Surgical therapy of cervical spinal stenosis and herniated disc
The cervical spinal canal stenosis and also the herniated disc lead to the use of the reserve space around the spinal canal due to the narrowing of the spinal canal (epidural-subarachnoidal space) and thus to a direct pressure effect on the spinal cord and to the abolition of the sliding ability of the dural sac in the spinal canal. In addition, there may be a narrowing with compression of the exiting nerve root in the foramen area.
The possible consequences can either be slow, chronic damage to the spinal cord or, in the case of a minor trauma, acute symptoms with paraplegia. The pressure on the exiting nerve root can cause radicular paralysis (partial paralysis in the arm).
The mechanism of the acute problem: due to the lack of reserve spaces with missing epidural fatty tissue and liquor around the spinal cord and the direct pressure on the spinal cord with fixation, any severe bruise is transferred directly to the spinal cord and can cause acute damage with a cross section.
In the slowly progressive course, direct pressure, fixation and compression of the vessels lead to ischemia in the myelon with the then visible signs of scarring in the MRI. In the MRI, the existing damage is shown in the form of myelopathy.
Clinically, the cervical stenosis can manifest itself with pain in the form of radicular or only local neck pain. Neurologically, the entire spectrum from slight failures with paraesthesia, fine motor disorders of the OE, coordination problems of the OE and UE to severe failures with ataxia and varying degrees of cross-sectional problems is possible.
The diagnosis with X-ray and MRI of the cervical spine should be made early on, even before there is irreversible damage to the spinal cord, in the form of scarring as myelopathy visible in the MR.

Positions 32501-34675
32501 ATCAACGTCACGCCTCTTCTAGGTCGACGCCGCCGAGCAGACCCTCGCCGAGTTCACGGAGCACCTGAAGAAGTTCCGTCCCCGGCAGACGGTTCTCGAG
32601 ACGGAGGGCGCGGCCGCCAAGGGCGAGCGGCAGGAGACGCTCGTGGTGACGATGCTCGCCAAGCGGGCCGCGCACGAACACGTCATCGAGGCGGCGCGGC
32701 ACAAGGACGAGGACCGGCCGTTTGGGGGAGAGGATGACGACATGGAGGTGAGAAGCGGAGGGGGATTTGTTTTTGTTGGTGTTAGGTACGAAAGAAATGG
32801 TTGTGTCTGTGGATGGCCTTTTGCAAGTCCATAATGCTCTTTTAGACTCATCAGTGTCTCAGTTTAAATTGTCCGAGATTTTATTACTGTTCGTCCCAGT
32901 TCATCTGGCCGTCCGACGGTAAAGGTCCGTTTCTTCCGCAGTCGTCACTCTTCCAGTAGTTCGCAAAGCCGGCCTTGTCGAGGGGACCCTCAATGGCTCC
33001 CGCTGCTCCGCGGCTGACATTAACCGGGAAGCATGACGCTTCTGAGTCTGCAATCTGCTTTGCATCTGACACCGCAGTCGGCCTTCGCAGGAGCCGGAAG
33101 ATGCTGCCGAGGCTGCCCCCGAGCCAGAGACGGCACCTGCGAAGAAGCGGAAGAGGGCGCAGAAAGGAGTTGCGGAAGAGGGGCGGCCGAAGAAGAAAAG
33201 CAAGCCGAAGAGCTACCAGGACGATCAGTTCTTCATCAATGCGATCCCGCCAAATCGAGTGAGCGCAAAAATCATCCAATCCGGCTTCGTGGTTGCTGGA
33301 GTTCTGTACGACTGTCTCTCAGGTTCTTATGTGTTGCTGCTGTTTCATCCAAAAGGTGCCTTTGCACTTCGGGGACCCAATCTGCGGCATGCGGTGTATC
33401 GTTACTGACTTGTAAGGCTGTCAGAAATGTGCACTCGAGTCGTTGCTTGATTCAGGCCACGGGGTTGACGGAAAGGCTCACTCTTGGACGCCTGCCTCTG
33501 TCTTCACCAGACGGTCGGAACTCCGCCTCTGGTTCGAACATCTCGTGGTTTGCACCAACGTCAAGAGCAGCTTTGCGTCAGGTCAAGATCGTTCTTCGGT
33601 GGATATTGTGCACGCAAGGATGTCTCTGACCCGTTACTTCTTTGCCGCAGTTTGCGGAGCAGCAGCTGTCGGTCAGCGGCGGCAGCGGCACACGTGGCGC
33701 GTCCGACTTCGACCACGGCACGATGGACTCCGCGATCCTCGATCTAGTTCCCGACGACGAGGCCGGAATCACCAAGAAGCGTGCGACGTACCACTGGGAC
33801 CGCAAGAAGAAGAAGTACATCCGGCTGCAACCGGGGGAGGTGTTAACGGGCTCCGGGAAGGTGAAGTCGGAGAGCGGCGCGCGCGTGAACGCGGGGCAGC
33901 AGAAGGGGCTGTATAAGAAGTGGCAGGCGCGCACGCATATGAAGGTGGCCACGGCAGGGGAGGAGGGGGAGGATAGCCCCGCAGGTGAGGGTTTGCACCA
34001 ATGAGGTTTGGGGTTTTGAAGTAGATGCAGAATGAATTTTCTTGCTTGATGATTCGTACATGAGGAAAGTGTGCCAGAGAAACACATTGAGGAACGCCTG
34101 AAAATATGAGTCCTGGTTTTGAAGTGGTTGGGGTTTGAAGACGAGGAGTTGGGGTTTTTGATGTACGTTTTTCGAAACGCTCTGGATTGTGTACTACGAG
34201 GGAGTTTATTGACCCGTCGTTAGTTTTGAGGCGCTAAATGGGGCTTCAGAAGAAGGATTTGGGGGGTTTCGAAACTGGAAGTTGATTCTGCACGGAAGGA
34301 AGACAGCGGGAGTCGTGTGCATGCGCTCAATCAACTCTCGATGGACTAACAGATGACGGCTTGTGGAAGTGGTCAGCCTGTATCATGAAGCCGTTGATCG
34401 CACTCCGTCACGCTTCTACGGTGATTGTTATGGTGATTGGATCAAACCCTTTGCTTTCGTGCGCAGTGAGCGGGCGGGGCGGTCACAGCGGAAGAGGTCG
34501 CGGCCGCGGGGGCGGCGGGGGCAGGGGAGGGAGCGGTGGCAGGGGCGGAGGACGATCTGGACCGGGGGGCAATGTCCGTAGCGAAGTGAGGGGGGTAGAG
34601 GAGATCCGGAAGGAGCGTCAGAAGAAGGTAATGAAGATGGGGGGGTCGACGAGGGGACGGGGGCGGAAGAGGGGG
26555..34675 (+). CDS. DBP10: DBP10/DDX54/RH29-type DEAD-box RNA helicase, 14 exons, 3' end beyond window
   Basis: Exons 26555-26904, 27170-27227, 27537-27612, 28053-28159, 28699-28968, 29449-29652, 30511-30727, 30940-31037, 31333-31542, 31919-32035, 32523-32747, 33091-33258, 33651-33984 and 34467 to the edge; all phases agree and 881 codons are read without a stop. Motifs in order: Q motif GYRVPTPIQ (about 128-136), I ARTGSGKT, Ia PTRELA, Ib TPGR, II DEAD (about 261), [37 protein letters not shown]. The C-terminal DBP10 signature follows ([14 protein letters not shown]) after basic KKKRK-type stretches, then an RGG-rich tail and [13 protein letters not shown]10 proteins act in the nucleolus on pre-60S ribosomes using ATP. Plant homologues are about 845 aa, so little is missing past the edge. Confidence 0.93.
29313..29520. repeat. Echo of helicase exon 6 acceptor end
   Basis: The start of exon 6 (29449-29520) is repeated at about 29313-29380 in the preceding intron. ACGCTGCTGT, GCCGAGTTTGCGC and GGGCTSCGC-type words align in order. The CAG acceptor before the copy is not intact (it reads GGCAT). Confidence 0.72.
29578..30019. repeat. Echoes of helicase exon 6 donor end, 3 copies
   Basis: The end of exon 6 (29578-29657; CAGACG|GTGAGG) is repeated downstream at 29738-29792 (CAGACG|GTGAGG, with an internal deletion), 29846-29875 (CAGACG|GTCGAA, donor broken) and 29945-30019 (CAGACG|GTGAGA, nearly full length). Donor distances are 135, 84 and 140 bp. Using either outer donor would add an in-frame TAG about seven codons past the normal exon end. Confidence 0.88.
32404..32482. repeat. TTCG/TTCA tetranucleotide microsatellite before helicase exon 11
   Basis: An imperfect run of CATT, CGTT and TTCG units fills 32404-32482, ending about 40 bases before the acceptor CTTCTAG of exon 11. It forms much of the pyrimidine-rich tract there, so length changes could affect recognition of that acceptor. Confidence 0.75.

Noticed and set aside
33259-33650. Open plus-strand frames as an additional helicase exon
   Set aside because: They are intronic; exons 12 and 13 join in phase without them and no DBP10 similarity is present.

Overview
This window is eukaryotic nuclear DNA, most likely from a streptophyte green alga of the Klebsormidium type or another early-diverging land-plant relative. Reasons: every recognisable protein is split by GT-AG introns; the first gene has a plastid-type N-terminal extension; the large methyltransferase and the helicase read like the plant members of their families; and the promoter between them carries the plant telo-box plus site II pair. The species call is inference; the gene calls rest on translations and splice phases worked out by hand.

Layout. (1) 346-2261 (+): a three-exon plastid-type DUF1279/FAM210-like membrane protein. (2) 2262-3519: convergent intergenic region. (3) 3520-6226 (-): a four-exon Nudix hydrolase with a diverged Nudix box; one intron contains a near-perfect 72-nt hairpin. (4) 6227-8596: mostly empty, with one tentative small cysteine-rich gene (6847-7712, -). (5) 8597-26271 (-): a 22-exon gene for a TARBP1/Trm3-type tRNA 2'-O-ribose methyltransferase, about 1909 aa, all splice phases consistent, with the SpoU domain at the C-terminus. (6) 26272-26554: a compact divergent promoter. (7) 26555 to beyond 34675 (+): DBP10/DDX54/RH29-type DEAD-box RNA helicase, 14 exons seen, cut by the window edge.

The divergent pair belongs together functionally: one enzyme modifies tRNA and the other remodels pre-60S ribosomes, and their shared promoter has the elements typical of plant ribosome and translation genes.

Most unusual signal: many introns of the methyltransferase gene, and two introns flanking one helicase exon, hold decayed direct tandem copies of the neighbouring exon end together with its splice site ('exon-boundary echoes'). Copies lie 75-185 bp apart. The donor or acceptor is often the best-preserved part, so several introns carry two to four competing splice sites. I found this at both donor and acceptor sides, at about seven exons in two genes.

Surgical treatment can usually improve the neurological deficits but not reduce them, so there is an absolute necessity to make the diagnosis early and to start the therapy.
Surgical therapy is based on the radiological findings and may be required from the ventral segmental or by resection of the entire vertebral body or from the dorsal with decompression and possible stabilization, in some rare cases also combined. Additional dorsal stabilization is always required if there is no lordosis of the cervical spine or a multi-segmental laminectomy is required.
Segmental ventral decompression and stabilization:
Cage and plate cage with screw fixation
Isolated dorsal decompression with stabilization:
Stenose C2- 7, dorsale Dekompression und Stabilisierung C1 – Th1
Summary: The cervical stenosis and the prolapse represent a clinical picture to be taken seriously, failure to observe can lead to severe neurological deficits with irreversible damage to the spinal cord. Diagnosis is made clinically and using MRI. Surgical therapy should take place at an early stage, before irreversible damage, since in the presence of scars only an improvement but not a complete remission is possible.